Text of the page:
While the fragments sold well and generated quite a bit of excitement, so did the intact examples of furniture offered, with a pair of William and Mary side chairs becoming early sellers from the booth. With heart and crown pierced crests, the chairs were attributed to Andrew Durand, Milford, Conn., circa 1720‱745. According to the dealer, the unusual bulbous front stretcher is known on only one other armchair. An attractive William and Mary maple stretcher base tavern table with the old “Spanish brown” painted surface on the base and scrubbed pine top was also among the items sold.
Taking DiSaia’s comments regarding “art” to heart, Liverant also displayed a wonderful folky portrait of a young girl holding an apple that was attributed to Massachusetts Deacon Robert Peckham, circa 1840; it was pair of Erastus Salisbury Field portraits, however, that sported sold tags shortly after opening.
Don Heller, Heller Washam Antiques, Portland, Maine, was another to present a quality offering and among the numerous sales reported was a nice Connecticut River Valley joined chest and a stately pair of Windsor side chairs.
Buckley & Buckley reported a good show, although things started out slow for the dealers, with only smalls selling on opening day. “One thing we like about Hartford is seeing old friends,” commented Don Buckley, who has been a regular exhibitor at the Connecticut show for more than three decades. “It was a beautiful show with very good quality,” he said, reminiscent of the “magical moments” in the old armory.
Sunday turned out to be a better day for sales for the Salisbury, Conn., dealer as an old customer arrived on the scene and purchased an important country Chippendale card table with scalloped base in an old black paint. As the transaction was nearing the end, the client, who had been admiring the chandelier from the same period that was hanging over the table commented, “Well, I guess I’ve got to take that, too.”
Illinois dealers Ben and Judy Karr also listed numerous objects sold, “both furniture and smalls,” according to the dealer. Ben Karr commented that he sold to old clients as well as establishing relationships with a couple new ones. “It was a very good crowd,” he commented, “and good buyers to boot.” The dealer listed an Eighteenth Century tavern table that retained a wonderful varnish darkened surface over an original mulberry red painted base and scrubbed top among his sales. Another major sale was a tiger maple pie safe with 15 pierced tin panels decorated with spread winged eagles and stars. “It was from either Virginia or Kentucky,” stated the dealer, ” and it really was a very special thing.”
Early American pewter was selling well in the booth of Wayne and Phyllis Hilt, with the dealers commenting that they were “really pleased with the show. We were busy making sales all day on Saturday,” stated Wayne Hilt, “right up until closing as one customer made a purchase ten minutes before the show closed.” Hilt reported making sales on Sunday as well. One of the first items to sell from the booth was a Jacob Whitmore pewter mug that listed Charles Swain provenance, having been purchased a couple weeks earlier by Hilt at Northeast Auctions’ landmark sale.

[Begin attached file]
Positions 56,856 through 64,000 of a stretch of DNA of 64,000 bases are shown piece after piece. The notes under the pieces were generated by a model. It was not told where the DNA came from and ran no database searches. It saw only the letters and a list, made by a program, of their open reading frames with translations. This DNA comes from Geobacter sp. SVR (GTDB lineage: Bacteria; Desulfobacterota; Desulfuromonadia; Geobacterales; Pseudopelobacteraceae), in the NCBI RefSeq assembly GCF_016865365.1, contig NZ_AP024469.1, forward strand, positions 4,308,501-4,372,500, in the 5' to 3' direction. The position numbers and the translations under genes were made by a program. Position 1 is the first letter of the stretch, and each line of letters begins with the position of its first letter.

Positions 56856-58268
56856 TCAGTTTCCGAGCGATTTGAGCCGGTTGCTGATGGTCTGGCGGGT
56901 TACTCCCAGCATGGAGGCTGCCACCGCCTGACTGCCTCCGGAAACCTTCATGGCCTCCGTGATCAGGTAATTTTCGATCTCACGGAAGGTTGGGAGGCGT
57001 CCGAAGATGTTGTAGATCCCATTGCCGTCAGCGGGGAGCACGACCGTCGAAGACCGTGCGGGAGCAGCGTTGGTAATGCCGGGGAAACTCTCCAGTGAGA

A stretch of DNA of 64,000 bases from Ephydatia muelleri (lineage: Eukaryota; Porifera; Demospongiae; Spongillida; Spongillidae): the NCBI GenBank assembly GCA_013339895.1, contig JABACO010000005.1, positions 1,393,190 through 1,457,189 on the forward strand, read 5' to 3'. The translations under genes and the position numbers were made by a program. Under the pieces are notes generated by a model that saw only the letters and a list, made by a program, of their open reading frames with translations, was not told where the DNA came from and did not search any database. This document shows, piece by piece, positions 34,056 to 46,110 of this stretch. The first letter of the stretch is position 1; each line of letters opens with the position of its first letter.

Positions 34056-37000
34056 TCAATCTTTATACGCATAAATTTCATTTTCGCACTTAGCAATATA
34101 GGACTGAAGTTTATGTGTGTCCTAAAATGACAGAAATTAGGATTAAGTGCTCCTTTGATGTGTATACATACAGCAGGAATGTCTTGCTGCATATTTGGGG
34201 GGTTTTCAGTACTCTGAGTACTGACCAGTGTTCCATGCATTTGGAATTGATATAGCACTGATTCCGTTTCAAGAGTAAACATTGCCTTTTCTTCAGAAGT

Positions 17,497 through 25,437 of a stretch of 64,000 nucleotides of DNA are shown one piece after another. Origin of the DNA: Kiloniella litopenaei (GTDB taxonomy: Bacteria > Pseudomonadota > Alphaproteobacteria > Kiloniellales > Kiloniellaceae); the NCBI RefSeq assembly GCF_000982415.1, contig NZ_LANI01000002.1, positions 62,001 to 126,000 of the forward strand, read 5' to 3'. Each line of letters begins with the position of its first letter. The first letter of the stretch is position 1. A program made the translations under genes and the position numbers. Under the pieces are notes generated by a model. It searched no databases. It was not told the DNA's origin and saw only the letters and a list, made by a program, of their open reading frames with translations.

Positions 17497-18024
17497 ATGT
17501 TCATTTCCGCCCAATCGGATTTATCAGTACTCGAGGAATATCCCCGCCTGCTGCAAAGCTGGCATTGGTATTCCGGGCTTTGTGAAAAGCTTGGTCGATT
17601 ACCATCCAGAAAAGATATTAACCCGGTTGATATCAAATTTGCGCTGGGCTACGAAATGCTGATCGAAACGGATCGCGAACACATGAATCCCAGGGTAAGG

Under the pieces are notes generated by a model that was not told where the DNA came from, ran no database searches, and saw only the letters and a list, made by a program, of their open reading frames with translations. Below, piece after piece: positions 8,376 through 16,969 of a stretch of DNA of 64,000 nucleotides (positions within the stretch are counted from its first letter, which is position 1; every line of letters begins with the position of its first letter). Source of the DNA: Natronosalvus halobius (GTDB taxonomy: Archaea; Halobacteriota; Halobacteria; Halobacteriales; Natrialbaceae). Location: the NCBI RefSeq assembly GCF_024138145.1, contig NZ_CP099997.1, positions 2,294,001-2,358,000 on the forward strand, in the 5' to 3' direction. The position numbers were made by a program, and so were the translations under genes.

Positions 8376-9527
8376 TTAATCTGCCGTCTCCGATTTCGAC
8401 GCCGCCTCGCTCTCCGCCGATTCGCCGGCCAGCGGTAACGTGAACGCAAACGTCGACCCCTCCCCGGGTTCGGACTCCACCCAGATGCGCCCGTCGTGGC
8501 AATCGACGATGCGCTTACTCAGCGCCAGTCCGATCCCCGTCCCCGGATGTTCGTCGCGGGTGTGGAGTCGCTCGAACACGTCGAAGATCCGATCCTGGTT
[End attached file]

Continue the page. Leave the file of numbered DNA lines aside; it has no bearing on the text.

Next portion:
Hilt commented that they entered the show with some trepidation as virtually all of the pewter collectors in the Northeast had been at the auction and many bought heavily. “Just coming off the Swain Collection sale that brought in over $700,000,” said Hilt, “we were a little worried, but we were pleased to see that our customers still had some money left to spend with us.” The dealer reported plates, porringers and teapots among their numerous sales.
Newburgh, N.Y., dealers Dan and Karen Olson reported making 30 sales at the show that ranged from cupboards to the smalls that were displayed inside of them. Olson’s laundry list of sold items included two tall chests, two step back cupboards, a couple stands, a pair of Windsor armchairs with strong turnings, mirrors, paintings, a needlework and decorated stoneware.
Popular booth chats and a lecture also took place with Edward Maeder, director of exhibitions and curator of textiles at Historic Deerfield, delivering a talk, “The Chicken and The Egg: Fashion Furniture in the Eighteenth and Early Nineteenth Century,” to a large and receptive crowd on Saturday. Booth chats on Sunday were presented by Grace Snyder as she discussed “The Development and Dating of American Hooked and Sewn Rugs.” Karen Wendhiser discussed “Decorated Northeast Native American Baskets” and Collette Donovan presented “The Hearth as the Heart of the Early American Home.”
“There is a level of excitement, a certain amount of buzz and excitement about the show within the business,” stated DiSaia in the days following the Connecticut Spring Antiques Show. Management has announced that the show will always take place on second weekend in March, “We are committed to that, that way everyone knows when the show will be and people coming from distances can make plans to attend well in advance,” she said.
Arthur Liverant summed up the show by commenting, “The Haddam Historical Society has been working hard, they have a wonderful show now and they can continue to build on it for the future. Everyone has heard how good the show was, really good dealers are asking to exhibit, and the collectors that didn’t come this year realize that they missed out and they certainly won’t miss it again,” he said. “Next year bodes well for the Connecticut Show. The upside is limitless.”